I’m still in a state of shock, after watching the election returns. The best qualified candidate in modern history was defeated by the least qualified candidate in history. President-elect Donald J. Trump appealed to fear of the Other….and won. The pundits and editorial writers will have much to feed upon in the days ahead.

The world is reacting. Global stock markets are in free fall. That affects our savings, our pensions, the equity in our homes.

What does this mean for education? The Republican Party is committed to school choice. Trump rarely spoke about education but this is the little we know. He pledged to take $20 billion from existing federal programs, probably Title I, and give it to the states to be used for charters and vouchers. It will be up to the states to protect what they can of public education.

This will be a boon for charter operators and for-profit entrepreneurs, and we can expect to see religious groups reach out for federal funding. But ultimately the decision about how to spend these block grants is in the hands of the states, a power strengthened by the new federal law, ESSA.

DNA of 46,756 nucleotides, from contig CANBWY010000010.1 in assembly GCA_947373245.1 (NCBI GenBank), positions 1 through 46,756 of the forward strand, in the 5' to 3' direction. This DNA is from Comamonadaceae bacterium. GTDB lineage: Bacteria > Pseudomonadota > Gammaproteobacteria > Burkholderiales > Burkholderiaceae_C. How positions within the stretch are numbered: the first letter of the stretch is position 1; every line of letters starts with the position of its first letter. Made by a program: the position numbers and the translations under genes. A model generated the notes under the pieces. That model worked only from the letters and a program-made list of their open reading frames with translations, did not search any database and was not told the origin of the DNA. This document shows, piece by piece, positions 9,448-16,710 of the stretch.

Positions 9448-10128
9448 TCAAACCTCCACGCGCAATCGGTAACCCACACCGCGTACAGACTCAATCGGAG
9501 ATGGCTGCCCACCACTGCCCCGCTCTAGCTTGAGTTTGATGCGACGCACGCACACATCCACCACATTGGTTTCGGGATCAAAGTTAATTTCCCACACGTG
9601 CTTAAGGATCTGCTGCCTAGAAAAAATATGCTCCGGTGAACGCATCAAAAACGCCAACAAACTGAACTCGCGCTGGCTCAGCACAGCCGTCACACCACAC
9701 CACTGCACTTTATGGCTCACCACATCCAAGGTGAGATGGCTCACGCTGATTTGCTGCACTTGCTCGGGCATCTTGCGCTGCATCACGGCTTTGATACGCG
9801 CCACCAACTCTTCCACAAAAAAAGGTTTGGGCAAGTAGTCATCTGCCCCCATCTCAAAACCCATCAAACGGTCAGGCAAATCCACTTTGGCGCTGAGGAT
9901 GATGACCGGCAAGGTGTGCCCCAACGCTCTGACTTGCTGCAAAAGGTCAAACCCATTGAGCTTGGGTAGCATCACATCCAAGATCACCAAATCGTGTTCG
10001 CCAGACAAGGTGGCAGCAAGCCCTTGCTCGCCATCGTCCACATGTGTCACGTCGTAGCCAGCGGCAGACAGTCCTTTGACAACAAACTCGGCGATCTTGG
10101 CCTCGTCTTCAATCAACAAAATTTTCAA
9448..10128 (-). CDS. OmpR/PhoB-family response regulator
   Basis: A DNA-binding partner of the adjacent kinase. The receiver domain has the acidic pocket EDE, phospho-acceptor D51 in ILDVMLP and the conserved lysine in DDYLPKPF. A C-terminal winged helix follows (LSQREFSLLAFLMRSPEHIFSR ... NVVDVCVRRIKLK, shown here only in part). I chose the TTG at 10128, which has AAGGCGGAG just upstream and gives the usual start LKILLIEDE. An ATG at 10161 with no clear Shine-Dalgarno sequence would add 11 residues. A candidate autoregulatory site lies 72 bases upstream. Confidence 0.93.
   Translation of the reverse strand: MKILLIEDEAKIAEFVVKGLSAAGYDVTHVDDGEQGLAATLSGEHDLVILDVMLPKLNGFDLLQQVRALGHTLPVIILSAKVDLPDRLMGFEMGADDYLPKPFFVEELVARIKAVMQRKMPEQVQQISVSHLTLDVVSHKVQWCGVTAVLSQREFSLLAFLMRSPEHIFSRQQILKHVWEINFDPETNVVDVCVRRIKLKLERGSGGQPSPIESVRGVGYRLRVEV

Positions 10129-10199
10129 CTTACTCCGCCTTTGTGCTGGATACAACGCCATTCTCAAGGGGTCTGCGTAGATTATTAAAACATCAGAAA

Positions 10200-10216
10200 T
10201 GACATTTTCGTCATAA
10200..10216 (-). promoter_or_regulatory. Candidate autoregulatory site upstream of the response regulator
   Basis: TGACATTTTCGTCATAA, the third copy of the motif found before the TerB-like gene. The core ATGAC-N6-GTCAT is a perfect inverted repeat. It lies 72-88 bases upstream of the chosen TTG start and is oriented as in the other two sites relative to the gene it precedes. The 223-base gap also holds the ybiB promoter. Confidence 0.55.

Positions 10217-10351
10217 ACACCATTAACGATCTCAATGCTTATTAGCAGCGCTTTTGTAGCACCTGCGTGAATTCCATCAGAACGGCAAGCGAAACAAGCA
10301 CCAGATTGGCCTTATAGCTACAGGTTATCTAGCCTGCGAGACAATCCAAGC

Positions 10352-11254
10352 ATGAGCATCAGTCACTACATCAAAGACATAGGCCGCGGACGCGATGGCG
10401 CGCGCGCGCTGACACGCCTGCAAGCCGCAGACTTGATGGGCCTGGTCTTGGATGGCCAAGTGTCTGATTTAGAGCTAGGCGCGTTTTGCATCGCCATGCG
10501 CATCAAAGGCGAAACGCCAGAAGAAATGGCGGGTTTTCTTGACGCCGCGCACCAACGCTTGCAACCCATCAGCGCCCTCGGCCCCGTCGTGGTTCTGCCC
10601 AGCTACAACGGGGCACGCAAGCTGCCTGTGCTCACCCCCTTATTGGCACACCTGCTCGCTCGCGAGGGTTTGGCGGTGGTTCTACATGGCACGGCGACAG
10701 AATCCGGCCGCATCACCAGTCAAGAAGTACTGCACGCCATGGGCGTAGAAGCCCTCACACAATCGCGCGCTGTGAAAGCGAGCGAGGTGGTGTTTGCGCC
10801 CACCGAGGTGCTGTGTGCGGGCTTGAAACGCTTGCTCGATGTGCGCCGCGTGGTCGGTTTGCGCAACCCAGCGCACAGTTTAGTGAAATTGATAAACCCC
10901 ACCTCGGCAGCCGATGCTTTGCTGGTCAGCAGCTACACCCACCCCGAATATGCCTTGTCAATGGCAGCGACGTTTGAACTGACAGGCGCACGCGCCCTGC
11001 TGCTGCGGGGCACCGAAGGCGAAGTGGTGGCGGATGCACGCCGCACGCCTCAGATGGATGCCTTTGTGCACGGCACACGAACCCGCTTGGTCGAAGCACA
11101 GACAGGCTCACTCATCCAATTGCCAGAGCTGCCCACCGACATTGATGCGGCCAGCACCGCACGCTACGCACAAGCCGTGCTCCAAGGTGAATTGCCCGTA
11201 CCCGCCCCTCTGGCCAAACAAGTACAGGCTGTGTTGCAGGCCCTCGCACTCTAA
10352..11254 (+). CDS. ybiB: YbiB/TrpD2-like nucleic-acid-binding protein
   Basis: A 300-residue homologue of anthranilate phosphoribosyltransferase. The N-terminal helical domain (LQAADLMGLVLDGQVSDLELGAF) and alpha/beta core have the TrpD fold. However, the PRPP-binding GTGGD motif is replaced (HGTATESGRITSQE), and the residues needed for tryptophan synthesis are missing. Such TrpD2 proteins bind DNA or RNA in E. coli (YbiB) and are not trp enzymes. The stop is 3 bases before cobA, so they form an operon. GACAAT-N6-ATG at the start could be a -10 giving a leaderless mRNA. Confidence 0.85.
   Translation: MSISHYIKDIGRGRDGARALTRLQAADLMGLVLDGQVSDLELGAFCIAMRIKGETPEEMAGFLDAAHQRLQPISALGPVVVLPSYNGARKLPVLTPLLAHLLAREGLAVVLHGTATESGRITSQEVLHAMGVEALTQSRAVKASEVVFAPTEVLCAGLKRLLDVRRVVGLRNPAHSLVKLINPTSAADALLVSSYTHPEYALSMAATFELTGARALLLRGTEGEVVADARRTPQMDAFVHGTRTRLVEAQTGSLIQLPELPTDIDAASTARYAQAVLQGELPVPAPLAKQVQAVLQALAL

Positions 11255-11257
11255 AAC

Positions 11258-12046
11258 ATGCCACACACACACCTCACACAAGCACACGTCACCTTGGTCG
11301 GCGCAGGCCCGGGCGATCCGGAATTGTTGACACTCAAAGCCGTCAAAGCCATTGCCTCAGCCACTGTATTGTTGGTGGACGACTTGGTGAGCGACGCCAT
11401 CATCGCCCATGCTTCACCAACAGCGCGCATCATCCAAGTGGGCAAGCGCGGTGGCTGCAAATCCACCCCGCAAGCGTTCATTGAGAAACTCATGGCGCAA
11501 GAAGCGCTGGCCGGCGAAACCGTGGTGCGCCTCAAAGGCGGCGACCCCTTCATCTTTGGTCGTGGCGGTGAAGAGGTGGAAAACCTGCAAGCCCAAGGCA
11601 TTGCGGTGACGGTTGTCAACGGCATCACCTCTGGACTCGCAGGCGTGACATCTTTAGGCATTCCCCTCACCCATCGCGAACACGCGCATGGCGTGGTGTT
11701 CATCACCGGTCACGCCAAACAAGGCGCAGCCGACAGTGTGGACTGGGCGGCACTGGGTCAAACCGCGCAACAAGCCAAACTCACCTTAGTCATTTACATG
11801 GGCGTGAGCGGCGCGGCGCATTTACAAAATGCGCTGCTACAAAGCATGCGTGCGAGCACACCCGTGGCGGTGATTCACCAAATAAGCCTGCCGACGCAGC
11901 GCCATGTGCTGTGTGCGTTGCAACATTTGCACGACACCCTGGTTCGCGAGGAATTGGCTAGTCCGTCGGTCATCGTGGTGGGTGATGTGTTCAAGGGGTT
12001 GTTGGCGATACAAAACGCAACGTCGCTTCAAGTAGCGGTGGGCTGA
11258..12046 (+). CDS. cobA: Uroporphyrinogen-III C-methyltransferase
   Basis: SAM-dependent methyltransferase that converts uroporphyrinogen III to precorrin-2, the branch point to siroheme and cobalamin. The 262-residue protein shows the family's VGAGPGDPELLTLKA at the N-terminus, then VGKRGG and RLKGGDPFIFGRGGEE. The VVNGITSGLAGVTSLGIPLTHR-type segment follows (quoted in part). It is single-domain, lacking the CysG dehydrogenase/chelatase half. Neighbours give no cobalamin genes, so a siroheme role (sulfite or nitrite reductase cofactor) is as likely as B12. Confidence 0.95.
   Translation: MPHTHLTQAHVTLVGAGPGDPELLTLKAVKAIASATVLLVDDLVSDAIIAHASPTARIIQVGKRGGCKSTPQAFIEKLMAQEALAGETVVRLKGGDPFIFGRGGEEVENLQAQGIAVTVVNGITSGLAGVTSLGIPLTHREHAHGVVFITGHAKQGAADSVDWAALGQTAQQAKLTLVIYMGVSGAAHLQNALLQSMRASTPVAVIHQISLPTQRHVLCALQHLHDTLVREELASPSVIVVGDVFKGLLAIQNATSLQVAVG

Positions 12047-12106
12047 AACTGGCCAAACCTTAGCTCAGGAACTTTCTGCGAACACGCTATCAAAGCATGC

Trump said through a surrogate that he would not put an educator in charge of the Department of Education. He doesn’t like Common Core, but that’s in the hands of the states.

Truth is, he knows little about education and cares less. It didn’t play a role in the campaign. What kind of people will be making decisions about K-12 education and higher education? No one knows.

We will have to rely on the Democratic minority and moderate Republicans to restrain his worst instincts.

I had friends stay over last night for what we thought would be a celebratory evening. They brought their 10-year-old grandson for a sleepover. This morning, as we grownups were moping around, little Shawn shrugged and said, “There will be another election in four years.”

At least, Trump will stop saying it was a “rigged election.”

In the political earthquake that follows the election, we all need to sit back and evaluate who we are, how we can make sense of what happened, how we can survive the next four years, how we can build a viable movement to protect our democratic institutions, and what we need to do to restore hope in the future of our nation. Much depends on whether Trump governs as a pragmatist or a demagogue.

i have to stop now. My brain hurts. I am watching television as I write, and a sunny commercial just aired, sounding like a campaign ad, promoting justice, great schools, a new day. I wondered why anyone would be running a campaign ad on the morning after. The sponsor was Koch Industries.